A Connecticut federal judge ruled that United Healthcare Group cannot terminate more than 2,000 Connecticut physicians who are participating providers in its Medicare Advantage plan, saying Thursday that doing so would cause irreparable harm to the affected doctors in violation of their contract.
An attorney convicted in Pennsylvania’s “kids for cash” kickback scandal sued a business associated with his former partner in building juvenile detention facilities in state court on Thursday, alleging that the partner swindled him out of his interest in the two facilities.
The Pennsylvania Superior Court said Friday it would not allow an expedited appeal of a decision reinstating Philadelphia Inquirer’s top editor after ruling that he’d been fired in violation of a governance agreement giving control over personnel moves to the owners of the paper’s parent company.
Former professional basketball player Damon Jones was hit with a suit in Texas federal court Thursday by a marketing and events company that said the athlete backed out of a military goodwill tour to serve as a commentator during the NBA Finals.
The Pennsylvania Superior Court agreed Thursday that the failure of a former client of Pietragallo Gordon Alfano Bosick & Raspanti LLP to read communications from his attorney before signing a faulty contract nullified his malpractice claims that resulted in a $525,000 jury verdict against the firm.
A Third Circuit panel on Friday declined to compel arbitration between Nortel Networks Corp. units and their creditors in a battle over the defunct Canadian telecom company’s $7.5 billion in liquidation proceeds, ruling the contract at the heart of the dispute did not require arbitration.
The Texas Supreme Court on Friday shot down a German private equity firm’s effort to revive litigation over a $780 million fee the firm said it was owed for work on AT&T Inc.’s failed bid to buy T-Mobile USA Inc.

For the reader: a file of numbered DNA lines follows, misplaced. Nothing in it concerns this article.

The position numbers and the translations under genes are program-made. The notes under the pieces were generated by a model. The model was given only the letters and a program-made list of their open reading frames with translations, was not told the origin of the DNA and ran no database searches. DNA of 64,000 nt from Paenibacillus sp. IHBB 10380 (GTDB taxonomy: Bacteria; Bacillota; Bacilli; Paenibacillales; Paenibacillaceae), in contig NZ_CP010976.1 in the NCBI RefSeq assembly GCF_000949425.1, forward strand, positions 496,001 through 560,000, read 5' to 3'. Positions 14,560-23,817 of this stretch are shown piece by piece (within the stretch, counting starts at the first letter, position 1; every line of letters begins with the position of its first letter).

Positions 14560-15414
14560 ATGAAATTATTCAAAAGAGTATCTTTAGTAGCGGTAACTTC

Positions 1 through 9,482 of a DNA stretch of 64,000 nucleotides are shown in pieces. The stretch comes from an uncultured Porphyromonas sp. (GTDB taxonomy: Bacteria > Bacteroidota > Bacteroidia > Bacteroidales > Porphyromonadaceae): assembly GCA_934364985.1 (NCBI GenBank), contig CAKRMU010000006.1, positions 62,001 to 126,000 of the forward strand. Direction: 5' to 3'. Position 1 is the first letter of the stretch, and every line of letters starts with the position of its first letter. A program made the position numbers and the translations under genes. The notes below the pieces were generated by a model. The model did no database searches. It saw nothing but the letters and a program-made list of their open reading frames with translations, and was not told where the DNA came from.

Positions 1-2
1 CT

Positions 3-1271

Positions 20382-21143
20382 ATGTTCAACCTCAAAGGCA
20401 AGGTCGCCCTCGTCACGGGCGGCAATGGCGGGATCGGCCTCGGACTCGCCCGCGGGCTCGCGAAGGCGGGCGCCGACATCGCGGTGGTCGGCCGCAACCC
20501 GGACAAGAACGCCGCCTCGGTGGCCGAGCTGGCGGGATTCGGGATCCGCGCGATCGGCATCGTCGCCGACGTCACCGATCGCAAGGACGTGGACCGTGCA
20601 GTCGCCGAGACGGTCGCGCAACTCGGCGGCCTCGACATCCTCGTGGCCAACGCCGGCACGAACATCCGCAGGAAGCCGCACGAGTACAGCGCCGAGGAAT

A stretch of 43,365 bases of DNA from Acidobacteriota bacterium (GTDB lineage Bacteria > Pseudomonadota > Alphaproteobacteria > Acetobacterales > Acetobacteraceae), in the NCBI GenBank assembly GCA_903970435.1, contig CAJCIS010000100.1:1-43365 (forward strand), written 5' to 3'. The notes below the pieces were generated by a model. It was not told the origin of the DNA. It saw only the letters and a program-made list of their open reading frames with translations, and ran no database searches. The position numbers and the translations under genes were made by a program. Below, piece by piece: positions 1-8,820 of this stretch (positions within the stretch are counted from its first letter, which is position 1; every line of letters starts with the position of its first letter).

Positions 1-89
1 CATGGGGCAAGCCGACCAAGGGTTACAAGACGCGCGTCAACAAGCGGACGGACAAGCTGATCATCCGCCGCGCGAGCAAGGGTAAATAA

Apple Inc. on Wednesday blasted a request for nearly $16 million in fees by attorneys who guided a class of 4,000 consumers to a pending $53 million California court settlement over a warranty coverage dispute on Wednesday, saying the amount significantly outweighs the level of work performed.
A Texas federal court on Thursday refused to send a putative class action alleging Samsung didn’t make customers whole on faulty Galaxy S phones into arbitration, finding that clauses in the customers’ wireless carrier contracts did not include the phones’ maker.
A Florida federal judge on Thursday tossed a married couples’ putative class action against Volkswagen Group of America Inc. alleging locks on their Jetta sedan were defective, ruling they were time-barred from bringing express warranty and deceptive practices claims.
Humana Inc. filed a motion for sanctions against Transatlantic LLC in Florida federal court on Tuesday in a case initially brought against the health insurer for $1 million over breach of contract claims, saying the shipping company amended its complaint with a slew of unsupported racketeering claims seeking $45 million.
Davis-Standard LLC sued an ex-vice president and a rival liquid coating equipment maker, SAM North America LLC, in Connecticut federal court Tuesday, saying the former executive had breached a noncompete agreement and violated trade secrets by joining SAM last month.
A New Jersey title company was hit with a putative class action suit in state Superior Court last month, alleging the firm and its owner charged real estate buyers excessive fees during the closing process.
Liberty Insurance Underwriters Inc. filed suit in New York federal court Tuesday claiming it is not responsible to provide coverage for claims brought against Wiss & Co. LLP and some of its current and former employees who were involved in financing a failed luxury resort in Costa Rica.
A Georgia federal judge ruled Wednesday that a medical product company cannot pass the cost of the Affordable Care Act’s medical device tax on to a distributor that purchases its products under contract, saying a fair interpretation of the ACA indicates that the tax falls on manufacturers.
Cheniere Energy Inc. said Wednesday that a subsidiary has inked a two-decade deal to sell 800,000 tons of liquefied natural gas per year to Indonesia’s state-owned PT Pertamina, its first customer for an LNG export terminal being developed in Texas.
A National Labor Relations Board administrative law judge found Wednesday that a California-based realty company’s mandatory employment documents for new and existing employees, which included an arbitration agreement containing a class waiver, violated federal labor law under D.R. Horton.